California Business and Professions Code §6060 requires that every applicant for admission to the State Bar of California possess good moral character.

The Moral Character Evaluation Process

Law students are sometimes surprised at the extensive disclosures required when they complete the Committee of Bar Examiners application for determination of moral character. Absolute candor in supplying information to the Committee is essential. The extent of disclosure by the applicant of all relevant facts and the applicant’s attitude toward the admissions process can be an important factor. If there is any negative information in an applicant’s background, advice about filling out the moral character application and about presenting the applicant’s side of the story.

The Informal Conference

When the Committee of Bar Examiners has questions regarding the showing of good moral character presented in the written application and subsequent communication, it will often invite the applicant to what it calls an “informal conference” to discuss facts stated in the application and gain an overall impression of the applicant.  The term “informal conference” does not convey the importance of this interview.  Questioning of the applicant can often be brisk.  Preparation for the informal conference is absolutely essential.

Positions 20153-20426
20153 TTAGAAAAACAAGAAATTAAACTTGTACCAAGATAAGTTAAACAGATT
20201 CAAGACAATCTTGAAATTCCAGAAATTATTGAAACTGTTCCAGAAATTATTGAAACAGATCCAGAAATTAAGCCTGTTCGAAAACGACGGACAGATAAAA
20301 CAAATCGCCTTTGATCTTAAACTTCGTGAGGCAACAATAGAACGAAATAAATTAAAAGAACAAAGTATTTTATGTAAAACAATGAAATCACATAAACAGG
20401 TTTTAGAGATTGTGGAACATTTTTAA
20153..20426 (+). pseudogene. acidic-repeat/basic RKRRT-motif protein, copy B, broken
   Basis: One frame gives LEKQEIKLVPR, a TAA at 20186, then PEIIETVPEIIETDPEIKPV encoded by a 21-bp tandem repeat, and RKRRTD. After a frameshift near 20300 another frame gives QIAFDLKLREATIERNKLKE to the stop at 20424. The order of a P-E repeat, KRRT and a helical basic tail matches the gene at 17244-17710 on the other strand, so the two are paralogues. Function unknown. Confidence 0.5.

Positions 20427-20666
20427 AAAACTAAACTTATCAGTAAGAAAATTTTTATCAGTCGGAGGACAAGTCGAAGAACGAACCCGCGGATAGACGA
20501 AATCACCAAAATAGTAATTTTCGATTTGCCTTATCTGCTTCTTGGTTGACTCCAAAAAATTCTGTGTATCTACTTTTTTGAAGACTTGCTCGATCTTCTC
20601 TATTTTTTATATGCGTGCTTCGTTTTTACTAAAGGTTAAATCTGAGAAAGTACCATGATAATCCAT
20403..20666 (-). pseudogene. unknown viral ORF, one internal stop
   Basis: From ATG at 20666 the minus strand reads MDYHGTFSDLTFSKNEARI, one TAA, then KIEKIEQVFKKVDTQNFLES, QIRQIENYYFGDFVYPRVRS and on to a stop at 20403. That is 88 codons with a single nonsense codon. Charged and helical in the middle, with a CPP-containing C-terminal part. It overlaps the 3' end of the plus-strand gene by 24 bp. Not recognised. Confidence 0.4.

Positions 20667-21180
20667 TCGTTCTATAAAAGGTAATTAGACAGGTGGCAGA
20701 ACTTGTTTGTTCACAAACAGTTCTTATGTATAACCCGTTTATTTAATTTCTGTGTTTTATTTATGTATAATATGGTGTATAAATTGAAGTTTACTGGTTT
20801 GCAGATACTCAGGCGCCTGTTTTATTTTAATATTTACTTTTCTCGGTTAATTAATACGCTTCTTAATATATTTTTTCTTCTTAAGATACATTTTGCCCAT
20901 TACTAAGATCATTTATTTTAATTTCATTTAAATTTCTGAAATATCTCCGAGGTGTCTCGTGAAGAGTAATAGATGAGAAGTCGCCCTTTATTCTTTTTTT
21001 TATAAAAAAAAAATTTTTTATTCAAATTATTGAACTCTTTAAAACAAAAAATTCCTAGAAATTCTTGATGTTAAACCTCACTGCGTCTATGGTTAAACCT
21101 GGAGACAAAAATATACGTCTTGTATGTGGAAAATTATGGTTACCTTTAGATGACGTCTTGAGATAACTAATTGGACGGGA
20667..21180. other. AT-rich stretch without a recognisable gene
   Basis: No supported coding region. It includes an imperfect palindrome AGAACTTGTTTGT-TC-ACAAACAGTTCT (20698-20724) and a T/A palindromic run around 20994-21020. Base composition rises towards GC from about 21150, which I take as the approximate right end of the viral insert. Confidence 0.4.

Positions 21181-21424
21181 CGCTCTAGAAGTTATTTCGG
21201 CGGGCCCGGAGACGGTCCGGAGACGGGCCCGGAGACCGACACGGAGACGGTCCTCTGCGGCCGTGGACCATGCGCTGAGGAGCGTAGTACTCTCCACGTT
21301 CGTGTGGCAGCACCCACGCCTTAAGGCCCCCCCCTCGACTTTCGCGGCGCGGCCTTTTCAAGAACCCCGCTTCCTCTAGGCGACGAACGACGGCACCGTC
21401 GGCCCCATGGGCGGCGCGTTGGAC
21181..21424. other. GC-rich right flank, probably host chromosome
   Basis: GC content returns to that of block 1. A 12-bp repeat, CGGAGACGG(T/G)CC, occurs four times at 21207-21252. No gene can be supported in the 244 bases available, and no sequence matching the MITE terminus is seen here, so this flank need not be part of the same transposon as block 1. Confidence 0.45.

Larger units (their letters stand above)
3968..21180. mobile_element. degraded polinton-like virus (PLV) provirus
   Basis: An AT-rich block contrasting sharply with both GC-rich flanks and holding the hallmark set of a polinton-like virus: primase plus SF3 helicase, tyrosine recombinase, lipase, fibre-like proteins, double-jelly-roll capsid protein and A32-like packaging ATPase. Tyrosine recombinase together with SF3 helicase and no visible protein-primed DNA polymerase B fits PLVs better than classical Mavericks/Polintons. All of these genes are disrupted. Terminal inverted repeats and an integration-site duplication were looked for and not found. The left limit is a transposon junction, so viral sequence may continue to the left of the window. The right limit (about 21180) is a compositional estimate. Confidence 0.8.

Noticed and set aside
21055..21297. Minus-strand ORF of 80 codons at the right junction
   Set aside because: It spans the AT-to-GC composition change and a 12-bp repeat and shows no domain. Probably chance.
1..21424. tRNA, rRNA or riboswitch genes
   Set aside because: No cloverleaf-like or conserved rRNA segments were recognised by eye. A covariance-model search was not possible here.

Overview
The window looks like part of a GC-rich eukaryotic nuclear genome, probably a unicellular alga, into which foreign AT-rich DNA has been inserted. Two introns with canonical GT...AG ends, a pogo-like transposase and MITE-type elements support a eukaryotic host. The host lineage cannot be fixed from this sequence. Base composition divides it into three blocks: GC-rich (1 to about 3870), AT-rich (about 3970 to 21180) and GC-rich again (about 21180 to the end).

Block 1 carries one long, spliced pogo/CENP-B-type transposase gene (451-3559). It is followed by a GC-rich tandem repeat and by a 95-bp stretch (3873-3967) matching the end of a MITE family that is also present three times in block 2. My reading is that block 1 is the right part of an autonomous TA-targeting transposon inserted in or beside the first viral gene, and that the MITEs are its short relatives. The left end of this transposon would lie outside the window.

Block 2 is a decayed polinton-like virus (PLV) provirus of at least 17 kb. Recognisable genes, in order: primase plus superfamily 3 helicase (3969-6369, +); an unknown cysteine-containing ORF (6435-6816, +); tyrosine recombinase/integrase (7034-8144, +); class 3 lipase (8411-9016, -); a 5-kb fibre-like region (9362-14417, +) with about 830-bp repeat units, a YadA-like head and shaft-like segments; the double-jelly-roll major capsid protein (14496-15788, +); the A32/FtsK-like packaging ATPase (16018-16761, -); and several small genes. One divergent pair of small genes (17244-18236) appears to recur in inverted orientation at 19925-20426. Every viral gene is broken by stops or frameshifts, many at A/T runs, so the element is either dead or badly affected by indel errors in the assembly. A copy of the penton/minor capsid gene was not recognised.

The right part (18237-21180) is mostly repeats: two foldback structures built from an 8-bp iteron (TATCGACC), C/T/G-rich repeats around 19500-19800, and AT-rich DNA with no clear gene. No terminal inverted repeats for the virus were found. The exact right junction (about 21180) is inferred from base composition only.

Petitioning for Review In State Bar Court

If the Committee decides not to approve an applicant on moral character grounds, that decision can be reviewed by petitioning the State Bar Court. Such a petition is not to be undertaken lightly; the applicant has the burden of proof in this proceeding and it will be vigorously contested by lawyers from the State Bar’s Office of Chief Trial Counsel in State Bar Court, often through the hearing and review stages and even in the California Supreme Court. An applicant has only a limited time to appeal the denial of moral character application to the State Bar Court. A final negative determination cuts off any new application for two years.